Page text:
Interested in a caffeine-related job? Well, your choices are plentiful. Here are a few options:


This is an entry point to a coffee career and involves preparing and serving espresso-based coffee drinks. A three-day barista course costs about RM2,000, but some coffee outlets like The Grumpy Cyclist or Artisan will train their own baristas. “We have a specific taste we want for our coffee, so we train our own baristas so they can reproduce it,” shared Chew.

Cheryl from Latte Plus making coffee

Cheryl from Latte Plus making coffee

In Malaysia, baristas generally get promoted to roasters. Roasters have to discern the potential flavour of each bean before the barista brews it, and study elements like altitude and processing techniques to understand the beans better.
Roasters play a crucial role in achieving the desired flavour from the beans, using flavour profiling to determine the temperature and length of time the beans should roast at to achieve full flavour potential.

Bean sourcer
Sourcers travel to coffee farms around the world and speak directly to the farmers about the type of flavour they would like to get from the beans. This is a huge responsibility, so those who do the sourcing should get a “cupping” certification, said Daniel Liew, the academic director of Baristas Guild Asia (BGA). This certifies that the person in question understands the flavour profiles of coffee beans and can objectively valuate the different grades of beans. There are two separate certifications: “Q” for Arabica beans and “R” for Robusta beans.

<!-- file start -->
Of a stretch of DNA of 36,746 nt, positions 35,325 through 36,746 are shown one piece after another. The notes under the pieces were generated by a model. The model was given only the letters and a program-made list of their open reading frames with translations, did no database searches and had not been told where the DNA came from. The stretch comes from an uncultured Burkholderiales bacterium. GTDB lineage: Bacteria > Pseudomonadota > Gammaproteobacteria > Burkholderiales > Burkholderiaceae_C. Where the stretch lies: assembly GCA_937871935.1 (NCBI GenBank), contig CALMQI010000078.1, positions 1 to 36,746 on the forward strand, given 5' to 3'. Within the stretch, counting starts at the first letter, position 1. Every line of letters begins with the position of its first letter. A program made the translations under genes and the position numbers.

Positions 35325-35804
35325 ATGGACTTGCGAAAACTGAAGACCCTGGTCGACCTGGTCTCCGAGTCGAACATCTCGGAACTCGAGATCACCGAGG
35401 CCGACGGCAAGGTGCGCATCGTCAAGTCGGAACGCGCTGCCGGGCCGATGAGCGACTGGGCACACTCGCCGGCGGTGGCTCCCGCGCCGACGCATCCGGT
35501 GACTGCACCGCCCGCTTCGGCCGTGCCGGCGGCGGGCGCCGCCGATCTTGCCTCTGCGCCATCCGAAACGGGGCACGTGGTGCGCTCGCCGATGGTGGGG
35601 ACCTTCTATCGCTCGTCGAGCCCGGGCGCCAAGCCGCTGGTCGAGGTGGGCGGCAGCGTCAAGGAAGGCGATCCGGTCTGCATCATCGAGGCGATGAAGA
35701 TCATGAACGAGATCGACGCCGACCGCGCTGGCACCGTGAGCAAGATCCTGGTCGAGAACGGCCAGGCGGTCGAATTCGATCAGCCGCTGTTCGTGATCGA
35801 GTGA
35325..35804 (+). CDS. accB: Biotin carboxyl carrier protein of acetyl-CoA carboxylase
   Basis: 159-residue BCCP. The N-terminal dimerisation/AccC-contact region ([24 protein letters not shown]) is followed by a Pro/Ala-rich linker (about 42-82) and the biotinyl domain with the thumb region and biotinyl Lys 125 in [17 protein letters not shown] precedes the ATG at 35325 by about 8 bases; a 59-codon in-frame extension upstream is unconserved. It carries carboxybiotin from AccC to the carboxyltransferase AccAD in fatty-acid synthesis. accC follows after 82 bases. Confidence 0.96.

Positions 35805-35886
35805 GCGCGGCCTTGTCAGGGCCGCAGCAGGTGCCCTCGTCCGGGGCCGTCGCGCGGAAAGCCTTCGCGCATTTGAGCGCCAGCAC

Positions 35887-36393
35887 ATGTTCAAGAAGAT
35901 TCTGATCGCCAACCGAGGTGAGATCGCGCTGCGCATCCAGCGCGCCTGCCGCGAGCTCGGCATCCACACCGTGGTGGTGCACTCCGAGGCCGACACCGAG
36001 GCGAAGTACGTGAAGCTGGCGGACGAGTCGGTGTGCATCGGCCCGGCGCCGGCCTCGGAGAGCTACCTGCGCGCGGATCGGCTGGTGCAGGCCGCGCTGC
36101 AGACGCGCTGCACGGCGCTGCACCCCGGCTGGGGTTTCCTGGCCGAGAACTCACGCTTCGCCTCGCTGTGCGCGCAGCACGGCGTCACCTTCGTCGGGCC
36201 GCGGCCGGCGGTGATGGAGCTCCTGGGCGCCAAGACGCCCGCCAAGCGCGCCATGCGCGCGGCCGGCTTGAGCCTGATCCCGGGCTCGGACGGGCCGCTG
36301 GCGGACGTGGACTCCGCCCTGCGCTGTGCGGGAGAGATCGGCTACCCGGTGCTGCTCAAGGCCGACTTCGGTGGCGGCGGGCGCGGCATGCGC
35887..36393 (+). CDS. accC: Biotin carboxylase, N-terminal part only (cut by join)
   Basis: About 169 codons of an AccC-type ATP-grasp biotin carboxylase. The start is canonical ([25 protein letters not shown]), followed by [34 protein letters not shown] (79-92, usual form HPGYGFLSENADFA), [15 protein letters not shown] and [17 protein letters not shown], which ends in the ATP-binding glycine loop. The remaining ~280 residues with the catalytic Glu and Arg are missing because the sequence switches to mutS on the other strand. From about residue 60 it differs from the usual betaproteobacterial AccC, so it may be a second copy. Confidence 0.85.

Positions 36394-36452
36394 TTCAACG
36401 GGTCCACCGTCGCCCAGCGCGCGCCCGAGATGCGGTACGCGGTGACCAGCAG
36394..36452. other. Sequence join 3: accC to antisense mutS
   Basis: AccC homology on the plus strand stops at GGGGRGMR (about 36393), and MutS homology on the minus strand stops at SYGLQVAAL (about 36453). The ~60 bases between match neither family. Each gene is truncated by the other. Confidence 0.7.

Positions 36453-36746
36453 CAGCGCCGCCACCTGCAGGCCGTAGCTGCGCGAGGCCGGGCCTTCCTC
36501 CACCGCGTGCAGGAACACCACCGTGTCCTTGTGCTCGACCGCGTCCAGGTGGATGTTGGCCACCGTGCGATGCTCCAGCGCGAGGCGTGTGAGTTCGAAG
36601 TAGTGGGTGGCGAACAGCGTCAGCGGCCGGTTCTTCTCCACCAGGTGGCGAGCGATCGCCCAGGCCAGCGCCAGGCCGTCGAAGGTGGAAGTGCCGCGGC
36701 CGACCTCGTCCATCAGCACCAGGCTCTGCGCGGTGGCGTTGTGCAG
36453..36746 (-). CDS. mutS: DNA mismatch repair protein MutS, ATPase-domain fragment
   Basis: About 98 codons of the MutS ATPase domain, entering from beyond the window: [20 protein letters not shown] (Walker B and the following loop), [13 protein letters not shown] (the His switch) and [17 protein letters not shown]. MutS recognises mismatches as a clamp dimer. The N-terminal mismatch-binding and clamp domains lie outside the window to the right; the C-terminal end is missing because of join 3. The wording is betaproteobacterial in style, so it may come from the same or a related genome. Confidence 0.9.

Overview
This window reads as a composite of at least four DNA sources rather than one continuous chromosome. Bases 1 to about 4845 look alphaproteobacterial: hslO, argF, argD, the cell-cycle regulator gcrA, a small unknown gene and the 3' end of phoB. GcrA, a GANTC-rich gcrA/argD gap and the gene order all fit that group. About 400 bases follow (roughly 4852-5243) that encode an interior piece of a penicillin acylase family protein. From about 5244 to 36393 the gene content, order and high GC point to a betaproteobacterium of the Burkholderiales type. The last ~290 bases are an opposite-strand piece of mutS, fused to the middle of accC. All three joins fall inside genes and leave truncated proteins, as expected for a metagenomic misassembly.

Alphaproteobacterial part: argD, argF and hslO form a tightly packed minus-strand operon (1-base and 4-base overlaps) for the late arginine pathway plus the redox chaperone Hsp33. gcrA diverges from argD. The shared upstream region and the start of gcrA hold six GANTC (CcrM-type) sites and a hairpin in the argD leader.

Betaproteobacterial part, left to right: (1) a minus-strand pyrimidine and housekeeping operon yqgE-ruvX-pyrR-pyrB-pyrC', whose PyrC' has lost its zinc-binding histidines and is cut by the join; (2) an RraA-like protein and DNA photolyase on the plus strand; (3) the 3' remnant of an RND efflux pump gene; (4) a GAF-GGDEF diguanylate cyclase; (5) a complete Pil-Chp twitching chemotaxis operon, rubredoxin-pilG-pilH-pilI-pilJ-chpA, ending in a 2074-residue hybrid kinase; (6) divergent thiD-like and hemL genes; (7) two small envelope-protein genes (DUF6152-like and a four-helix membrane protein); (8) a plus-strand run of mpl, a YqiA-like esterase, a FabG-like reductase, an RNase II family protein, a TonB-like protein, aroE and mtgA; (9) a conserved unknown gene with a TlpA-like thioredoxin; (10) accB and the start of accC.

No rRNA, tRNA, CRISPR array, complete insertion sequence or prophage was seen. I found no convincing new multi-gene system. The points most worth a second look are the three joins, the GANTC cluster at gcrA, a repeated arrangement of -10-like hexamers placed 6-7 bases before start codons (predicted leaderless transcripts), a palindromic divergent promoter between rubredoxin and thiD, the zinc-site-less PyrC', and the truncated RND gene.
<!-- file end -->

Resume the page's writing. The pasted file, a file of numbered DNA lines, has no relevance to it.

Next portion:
Master Roaster Jamie at Sprezza.

Master Roaster Jamie at Sprezza.

Cafe owner/manager
After gaining enough experience about the daily operations of a cafe, it is possible to become a cafe manager or even own your own cafe.
“It would be best to start out as a barista first, then start a cafe,” said Gerald Goh, who owns Grab, a cafe in Bangsar, Kuala Lumpur.
Before starting his cafe, he worked for Starbucks as a supervisor. “You need first-hand experience before you can start a business,” he said.
“A lot of successful baristas are now running their own cafes or work as part of a team in general F&B or in coffee distribution management,” added Liew “Those who have good leadership skills along with a love of coffee could even end up heading a team.”

Technical specialist
On the technological end of things, there is always a demand for people who can repair and maintain coffee equipment. Technicians are trained by the companies that supply the machines, but there is no official certification. While it is considered a blue-collar job, technicians can become trainers themselves, teaching people how to repair and maintain coffee machines. As many of the machines are imported, there are opportunities for technicians to travel overseas!

Barista trainer
If your passion is evenly split between coffee and teaching, Liew says training might just be your cup of coffee. Trainers will need to be qualified baristas (BGA Level 1), have plenty of behind-the-bar experience, and be very knowledgeable. “There is a large demand for trainers as there are coffee places everywhere and not enough good baristas in the market,” he said.


Literature grad-turned-journalist who loves our R.AGE team karaoke nights a little too much. While her literature background has left her with a slightly twisted sense of humour, it has also given her a passion for writing on social issues.

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